put in my own basement sink, forgot a vent for the washer ptrap

Discussion in 'Plumbing Forum, Professional & DIY Advice, Tips & ' started by majorwoo, Nov 16, 2009.

  1. majorwoo

    majorwoo New Member

    Messages:
    11
    Location:
    Woodstock, GA
    Ok, history
    The previous homeowner had done a wonderful job of discharging the washer into a 2" pvc pipe about 7" overhead. It was literally 3 washer discharge lines connected end to end going to a 2" pipe with a single upturned 90" elbow and the discharge line stuck in that. There was a rag stuck in it to "seal" the smell. For some reason I can not quite explain this didn't leak all over(I guess the washer was just discharging straight into the line that led out and there was nothing slowing it). It did manage to smell though when you washed anything.

    The Plan
    I knew this wasn't right, so I set about doing some research to make it right by putting a sink in the basement(the wife wanted one), and a pump (http://www.waterace.com/sump_6.html from Lowes) to pump the water from the sink/washer up and out. I had never worked with a dry vent before but I thought I understood the concept, so I ended up with the following:

    Pictures
    http://www.woosworld.net/images/basementsink/basementwdsink01.jpg
    http://www.woosworld.net/images/basementsink/basementwdsink02.jpg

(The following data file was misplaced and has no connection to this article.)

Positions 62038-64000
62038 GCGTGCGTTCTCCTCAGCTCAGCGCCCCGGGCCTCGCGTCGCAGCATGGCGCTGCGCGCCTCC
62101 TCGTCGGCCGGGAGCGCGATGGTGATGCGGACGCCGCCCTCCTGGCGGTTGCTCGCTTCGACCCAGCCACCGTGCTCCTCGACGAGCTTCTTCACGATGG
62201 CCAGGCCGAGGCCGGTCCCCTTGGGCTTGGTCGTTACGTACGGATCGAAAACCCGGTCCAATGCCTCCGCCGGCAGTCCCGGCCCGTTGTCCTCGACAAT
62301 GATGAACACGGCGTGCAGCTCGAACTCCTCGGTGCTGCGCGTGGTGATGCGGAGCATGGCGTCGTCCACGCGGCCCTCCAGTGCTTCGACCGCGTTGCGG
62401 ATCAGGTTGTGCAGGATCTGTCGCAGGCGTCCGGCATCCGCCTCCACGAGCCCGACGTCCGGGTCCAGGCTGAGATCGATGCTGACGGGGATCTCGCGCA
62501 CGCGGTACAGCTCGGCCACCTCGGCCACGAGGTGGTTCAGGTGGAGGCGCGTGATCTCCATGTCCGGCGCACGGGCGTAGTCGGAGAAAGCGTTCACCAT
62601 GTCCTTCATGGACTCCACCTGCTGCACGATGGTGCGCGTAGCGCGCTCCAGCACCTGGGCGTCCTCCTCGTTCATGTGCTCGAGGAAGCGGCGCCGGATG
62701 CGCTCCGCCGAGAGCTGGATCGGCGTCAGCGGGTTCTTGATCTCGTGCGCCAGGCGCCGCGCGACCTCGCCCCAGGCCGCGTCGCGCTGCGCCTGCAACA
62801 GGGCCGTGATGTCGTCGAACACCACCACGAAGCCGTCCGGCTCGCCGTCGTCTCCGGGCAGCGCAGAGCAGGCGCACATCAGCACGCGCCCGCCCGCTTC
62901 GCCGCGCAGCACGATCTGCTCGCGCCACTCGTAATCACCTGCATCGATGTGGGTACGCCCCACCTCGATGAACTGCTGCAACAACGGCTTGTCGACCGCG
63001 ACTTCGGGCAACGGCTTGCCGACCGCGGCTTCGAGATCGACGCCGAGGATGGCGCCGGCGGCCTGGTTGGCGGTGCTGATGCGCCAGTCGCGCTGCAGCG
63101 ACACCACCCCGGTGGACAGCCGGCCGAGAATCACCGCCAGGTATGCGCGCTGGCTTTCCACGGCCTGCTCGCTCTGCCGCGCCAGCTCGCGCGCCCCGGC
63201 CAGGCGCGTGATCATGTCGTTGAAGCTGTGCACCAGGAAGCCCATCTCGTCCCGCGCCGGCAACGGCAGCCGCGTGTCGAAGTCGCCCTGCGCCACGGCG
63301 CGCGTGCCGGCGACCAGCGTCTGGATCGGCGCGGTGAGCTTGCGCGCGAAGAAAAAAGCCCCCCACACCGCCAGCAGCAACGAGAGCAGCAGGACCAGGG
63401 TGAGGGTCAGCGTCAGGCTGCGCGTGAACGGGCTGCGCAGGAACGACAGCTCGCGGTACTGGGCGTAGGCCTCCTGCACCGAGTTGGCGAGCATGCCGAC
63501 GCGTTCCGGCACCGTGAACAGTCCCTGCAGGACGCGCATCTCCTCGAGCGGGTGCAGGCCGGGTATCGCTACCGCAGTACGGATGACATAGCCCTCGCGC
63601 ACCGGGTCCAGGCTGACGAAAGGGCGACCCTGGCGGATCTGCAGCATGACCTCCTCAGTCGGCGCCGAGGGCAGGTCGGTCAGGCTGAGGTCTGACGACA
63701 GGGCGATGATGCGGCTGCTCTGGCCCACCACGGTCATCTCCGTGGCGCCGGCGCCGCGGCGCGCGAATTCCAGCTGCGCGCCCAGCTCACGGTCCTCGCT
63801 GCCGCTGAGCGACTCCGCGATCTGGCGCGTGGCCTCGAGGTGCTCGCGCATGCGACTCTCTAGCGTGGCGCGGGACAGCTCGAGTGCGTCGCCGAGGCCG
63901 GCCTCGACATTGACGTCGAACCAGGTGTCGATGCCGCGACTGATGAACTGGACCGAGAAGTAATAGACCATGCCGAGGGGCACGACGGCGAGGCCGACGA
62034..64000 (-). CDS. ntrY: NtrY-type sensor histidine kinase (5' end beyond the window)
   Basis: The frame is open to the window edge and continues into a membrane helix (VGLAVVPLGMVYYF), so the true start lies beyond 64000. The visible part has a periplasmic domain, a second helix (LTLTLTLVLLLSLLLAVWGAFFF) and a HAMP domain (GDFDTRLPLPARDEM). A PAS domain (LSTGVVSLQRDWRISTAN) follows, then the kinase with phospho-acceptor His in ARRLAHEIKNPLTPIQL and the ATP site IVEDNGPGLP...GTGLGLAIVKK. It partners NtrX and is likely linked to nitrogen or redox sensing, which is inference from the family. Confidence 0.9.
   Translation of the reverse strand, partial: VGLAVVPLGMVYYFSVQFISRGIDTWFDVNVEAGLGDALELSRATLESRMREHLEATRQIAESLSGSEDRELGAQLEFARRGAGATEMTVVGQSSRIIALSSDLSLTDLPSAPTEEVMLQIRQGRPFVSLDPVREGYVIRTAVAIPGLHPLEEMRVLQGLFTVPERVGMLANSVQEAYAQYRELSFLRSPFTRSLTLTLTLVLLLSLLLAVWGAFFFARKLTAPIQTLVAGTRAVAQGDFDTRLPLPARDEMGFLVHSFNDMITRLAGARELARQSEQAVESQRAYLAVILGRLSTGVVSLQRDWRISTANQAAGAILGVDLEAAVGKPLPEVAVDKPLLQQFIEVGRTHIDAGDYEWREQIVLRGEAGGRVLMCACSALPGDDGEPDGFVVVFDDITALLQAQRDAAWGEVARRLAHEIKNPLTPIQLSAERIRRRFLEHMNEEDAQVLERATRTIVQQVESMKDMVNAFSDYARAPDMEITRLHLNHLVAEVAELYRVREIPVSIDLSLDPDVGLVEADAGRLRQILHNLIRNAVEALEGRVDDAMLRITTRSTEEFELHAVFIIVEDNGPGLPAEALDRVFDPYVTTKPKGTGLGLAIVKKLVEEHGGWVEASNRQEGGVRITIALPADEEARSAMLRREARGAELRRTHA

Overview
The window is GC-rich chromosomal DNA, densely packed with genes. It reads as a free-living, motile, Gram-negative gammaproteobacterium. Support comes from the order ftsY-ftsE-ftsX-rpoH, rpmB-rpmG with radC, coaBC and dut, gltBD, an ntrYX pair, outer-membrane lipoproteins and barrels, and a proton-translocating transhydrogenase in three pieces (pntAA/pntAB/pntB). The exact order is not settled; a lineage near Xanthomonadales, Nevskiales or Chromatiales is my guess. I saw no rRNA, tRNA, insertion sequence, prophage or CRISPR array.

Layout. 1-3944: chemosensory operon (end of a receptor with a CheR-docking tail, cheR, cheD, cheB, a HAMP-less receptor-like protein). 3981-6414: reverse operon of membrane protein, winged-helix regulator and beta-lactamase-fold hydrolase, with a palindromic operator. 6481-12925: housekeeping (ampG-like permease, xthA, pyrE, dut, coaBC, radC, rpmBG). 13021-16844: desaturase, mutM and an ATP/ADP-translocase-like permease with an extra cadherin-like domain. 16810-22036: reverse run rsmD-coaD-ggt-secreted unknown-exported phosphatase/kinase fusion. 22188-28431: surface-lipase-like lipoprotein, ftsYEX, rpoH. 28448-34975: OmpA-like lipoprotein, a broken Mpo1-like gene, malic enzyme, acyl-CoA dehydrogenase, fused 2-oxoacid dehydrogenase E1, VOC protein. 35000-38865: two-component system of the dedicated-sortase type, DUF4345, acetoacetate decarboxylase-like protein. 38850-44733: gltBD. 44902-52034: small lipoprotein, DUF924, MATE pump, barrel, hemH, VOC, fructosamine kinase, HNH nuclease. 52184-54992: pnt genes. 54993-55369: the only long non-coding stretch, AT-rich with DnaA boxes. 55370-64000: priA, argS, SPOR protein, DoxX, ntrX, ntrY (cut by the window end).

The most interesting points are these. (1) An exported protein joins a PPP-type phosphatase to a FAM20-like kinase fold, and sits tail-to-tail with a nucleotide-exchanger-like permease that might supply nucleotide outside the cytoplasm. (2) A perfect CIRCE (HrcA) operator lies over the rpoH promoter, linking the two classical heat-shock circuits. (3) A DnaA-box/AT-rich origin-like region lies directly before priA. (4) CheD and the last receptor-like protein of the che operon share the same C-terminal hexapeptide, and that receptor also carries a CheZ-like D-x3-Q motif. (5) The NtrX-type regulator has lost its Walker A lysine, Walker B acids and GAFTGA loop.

http://www.woosworld.net/images/basementsink/basementwdsink03.jpg

    Quick Picture Explanation
    Picture 1: Obviously the washer stack, washer p trap (and hot/cold supply lines). I used a P trap with a clean out because I thought I was being smart.
    Picture 2: The horizontal line on the left is the input to the pump from the sink/washer. The Front left vertical line is the discharge (notice the checkvalve) that runs up inside the drop ceiling and 90's over to the 2" drain line out to the septic tank(I know know why there is 2 lines into my septic tank). The rear right vertical line is the vent line that runs up inside the drop ceiling where it is capped with a studor AAV (As i don't have existing dry vent's anywhere in the house to tie into). All 3 lines have a flexible coupling in case I need to pull the pump back out. You can see the horizontal line running from the washer stack behind the 2 vertical lines over to the tie into the pump input.
    Picture 3: You can just see part of the wye behind the sink leg there. The wye simply goes up into a 90 elbow and you can see it in picture 2 running behind the pump lines over to the washer stack.

    Things I've figured out I did wrong
    #1) I've put my wye in backwards, so it's directing the water being discharged from the washer towards the sink and not towards the pump (I'm not sure how big of a problem this is, but easily fixed if needed)